• Decreasing blood sugar levels, which stops your body from being able to replenish your glycogen stores after you’ve used them up running, negatively affecting your endurance in a big way.
Additionally, alcohol provides you with very little nutrition in the abundant calories you take in when you drink it. Those empty calories add up and, over time, that can lead to unwanted weight gain if you continue to eat normally. Of course, even if you try to balance your calories by eating less when you drink more, you are short-changing your body’s need for extra macronutrients and vitamins as it tries to recover and rebuild from your training.
So how much is too much? How often is too often? If you are going to drink while you train, is there a time that is better or worse than another?
Timing and Habits
Before running. It might be a no brainer, but this old study had sprinters and middle-distance runners drink before running 100 meters, then 200, 400, and 800. (How do I sign up for these types of experiments?!) Their results showed no impact on the shortest sprint (100m), but the largest negative effect happened at the longest distance they tested, 800m. The researchers concluded drinking before running is a bad idea. Thanks science for confirming what we all pretty much knew anyway.
After running. Directly after is actually not great, either, and even a moderate amount has an effect on your muscle recovery. In this, what I call the “Screwdriver” study, researchers had their subjects workout then drink one screwdriver (orange juice and vodka). They measured peak muscle strength after, and found the worse losses in peak strength were 36 hours after the workout and drink. Sure, this was a small study, but the results were statistically significant. The researchers concluded that, “…to minimize exercise related losses in muscle function and expedite recovery, participants in sports involving eccentric muscle work should avoid alcohol-containing beverages in the post-event period.”
If your habit is to follow a tough workout with a beverage, you really might be impacting your muscles’ strength and ability to recover as well as affecting your cells’ ability to store glycogen for endurance. We all know people who are fast and also drink; you might even be one. Maybe the impact is small, but if you are really gunning for a goal time and are maximizing your health in other areas, perhaps consider cutting back on your post-run beverages.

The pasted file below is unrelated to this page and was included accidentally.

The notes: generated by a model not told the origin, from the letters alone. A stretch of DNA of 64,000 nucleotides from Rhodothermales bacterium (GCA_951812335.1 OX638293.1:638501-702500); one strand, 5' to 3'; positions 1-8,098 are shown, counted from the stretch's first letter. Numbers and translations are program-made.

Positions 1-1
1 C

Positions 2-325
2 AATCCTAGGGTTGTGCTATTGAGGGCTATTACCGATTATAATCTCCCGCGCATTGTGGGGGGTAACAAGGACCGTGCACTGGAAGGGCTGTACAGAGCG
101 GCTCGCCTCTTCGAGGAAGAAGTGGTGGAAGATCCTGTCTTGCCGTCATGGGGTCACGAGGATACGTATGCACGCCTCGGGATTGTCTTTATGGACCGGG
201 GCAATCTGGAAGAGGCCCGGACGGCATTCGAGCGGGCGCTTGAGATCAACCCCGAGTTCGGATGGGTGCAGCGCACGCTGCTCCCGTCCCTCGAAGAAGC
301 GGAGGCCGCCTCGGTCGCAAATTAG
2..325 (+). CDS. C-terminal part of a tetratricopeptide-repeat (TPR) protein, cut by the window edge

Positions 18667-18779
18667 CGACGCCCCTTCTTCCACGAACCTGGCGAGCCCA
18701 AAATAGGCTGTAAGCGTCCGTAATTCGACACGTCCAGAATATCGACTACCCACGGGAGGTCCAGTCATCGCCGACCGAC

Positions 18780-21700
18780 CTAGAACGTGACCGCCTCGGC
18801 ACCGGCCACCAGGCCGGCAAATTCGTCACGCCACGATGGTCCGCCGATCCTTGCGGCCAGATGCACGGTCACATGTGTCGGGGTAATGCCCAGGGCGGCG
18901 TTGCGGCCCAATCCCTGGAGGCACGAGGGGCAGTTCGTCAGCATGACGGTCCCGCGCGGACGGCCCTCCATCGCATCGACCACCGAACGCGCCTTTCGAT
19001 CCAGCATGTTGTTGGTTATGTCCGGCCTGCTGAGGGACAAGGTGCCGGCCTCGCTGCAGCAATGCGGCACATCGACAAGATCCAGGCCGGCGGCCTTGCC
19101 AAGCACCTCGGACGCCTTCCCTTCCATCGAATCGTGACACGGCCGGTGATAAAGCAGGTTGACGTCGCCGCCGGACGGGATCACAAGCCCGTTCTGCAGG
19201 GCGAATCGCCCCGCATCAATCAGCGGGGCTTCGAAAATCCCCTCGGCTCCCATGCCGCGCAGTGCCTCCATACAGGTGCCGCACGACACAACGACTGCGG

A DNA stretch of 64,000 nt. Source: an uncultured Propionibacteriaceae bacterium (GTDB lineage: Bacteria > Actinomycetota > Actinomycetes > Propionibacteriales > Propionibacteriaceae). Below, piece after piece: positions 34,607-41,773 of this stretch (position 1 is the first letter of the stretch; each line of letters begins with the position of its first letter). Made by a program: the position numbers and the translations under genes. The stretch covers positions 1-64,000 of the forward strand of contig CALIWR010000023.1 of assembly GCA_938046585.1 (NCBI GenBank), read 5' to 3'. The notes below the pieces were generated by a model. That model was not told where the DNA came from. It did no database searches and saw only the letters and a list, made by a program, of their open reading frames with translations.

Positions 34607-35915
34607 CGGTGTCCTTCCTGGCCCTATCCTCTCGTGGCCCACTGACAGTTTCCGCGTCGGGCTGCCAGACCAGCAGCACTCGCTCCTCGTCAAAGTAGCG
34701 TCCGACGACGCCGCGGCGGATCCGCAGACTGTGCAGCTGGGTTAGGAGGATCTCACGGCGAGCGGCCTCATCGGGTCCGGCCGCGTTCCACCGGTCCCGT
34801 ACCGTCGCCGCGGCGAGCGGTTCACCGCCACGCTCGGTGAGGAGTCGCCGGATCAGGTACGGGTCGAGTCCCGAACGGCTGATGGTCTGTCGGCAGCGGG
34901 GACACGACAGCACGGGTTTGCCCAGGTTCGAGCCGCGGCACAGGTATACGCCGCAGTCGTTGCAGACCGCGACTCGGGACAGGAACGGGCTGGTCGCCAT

The thing about habits is that they occur over and over and over; their impact adds up. If your post-run reward is a donut, all those empty calories add up and become an extra pound, or five, over time. The same goes with a post-run beer. Occasionally? No big deal. Habit? Empty calories plus the impaired muscle recovery, blood sugar levels, and glycogen storage.
Must We Runners Teetotal?
Alcohol, even in moderate amounts, has an impact on your body’s ability to recover and perform at an optimal level. Your wine habit likely also means your muscles struggle to rebuild after a workout and restore glycogen stores and your electrolyte balance might be off due to chronic dehydration, putting you at a higher risk for a muscle injury. When trying for a big goal, we runners often ratchet down on our bad habits and get more stringent with good ones: we try to get better sleep, we eat healthier, or whatever. If we are doing those positive things for our performance, cutting down on alcohol makes as much sense as increasing sleep and core work.
What do you do to minimize the bad effects of alcohol when you do plan on drinking? Slow down; remember your liver’s one ounce per hour rule, have a glass of water with your drink, and make sure you have some food in your stomach before you start so that you don’t overload your body’s ability to process the poison. Plus, getting tipsy too fast can often lead to more drinks than you intended and other risky decisions like eating those fried pickles you wouldn’t touch if you were sober … among other things.
If you do plan on celebrating a good run with a drink, take the time to first rehydrate with water and refuel with a balanced meal of real food before switching to the booze. Remember those free radicals I mentioned that form from your body’s attempt to get rid of alcohol? Eating a diet high in fruits and vegetable provides you with the antioxidants that help destroy those roving, cell-damaging molecules.
Oddly enough, and on a positive note, maybe all that running we’re doing will cause us to voluntarily put down the daiquiris. This study found that rats who liked alcohol when sedentary were then offered unlimited access to a running wheel and alcohol, voluntarily drank less the more they ran. So, who knows; keep running and maybe your cravings will change.
Do you change your drinking habits when you’re training for a big race or goal time? Has running helped you cut back on drinking? Do you rationalize your bad habits with your good ones? Do you hate me for writing this?